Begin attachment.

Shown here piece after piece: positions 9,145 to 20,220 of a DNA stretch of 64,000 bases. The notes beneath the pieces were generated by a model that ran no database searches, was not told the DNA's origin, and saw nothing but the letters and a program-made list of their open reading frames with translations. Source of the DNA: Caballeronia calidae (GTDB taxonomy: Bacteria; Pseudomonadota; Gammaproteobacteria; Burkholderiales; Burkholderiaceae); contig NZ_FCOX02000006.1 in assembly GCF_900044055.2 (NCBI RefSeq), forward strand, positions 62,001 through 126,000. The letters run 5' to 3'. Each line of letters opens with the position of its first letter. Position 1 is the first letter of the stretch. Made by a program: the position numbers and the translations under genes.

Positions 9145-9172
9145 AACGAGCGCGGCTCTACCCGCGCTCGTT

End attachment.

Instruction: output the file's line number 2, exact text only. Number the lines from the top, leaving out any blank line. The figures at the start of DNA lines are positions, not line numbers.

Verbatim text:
Positions 9145-9172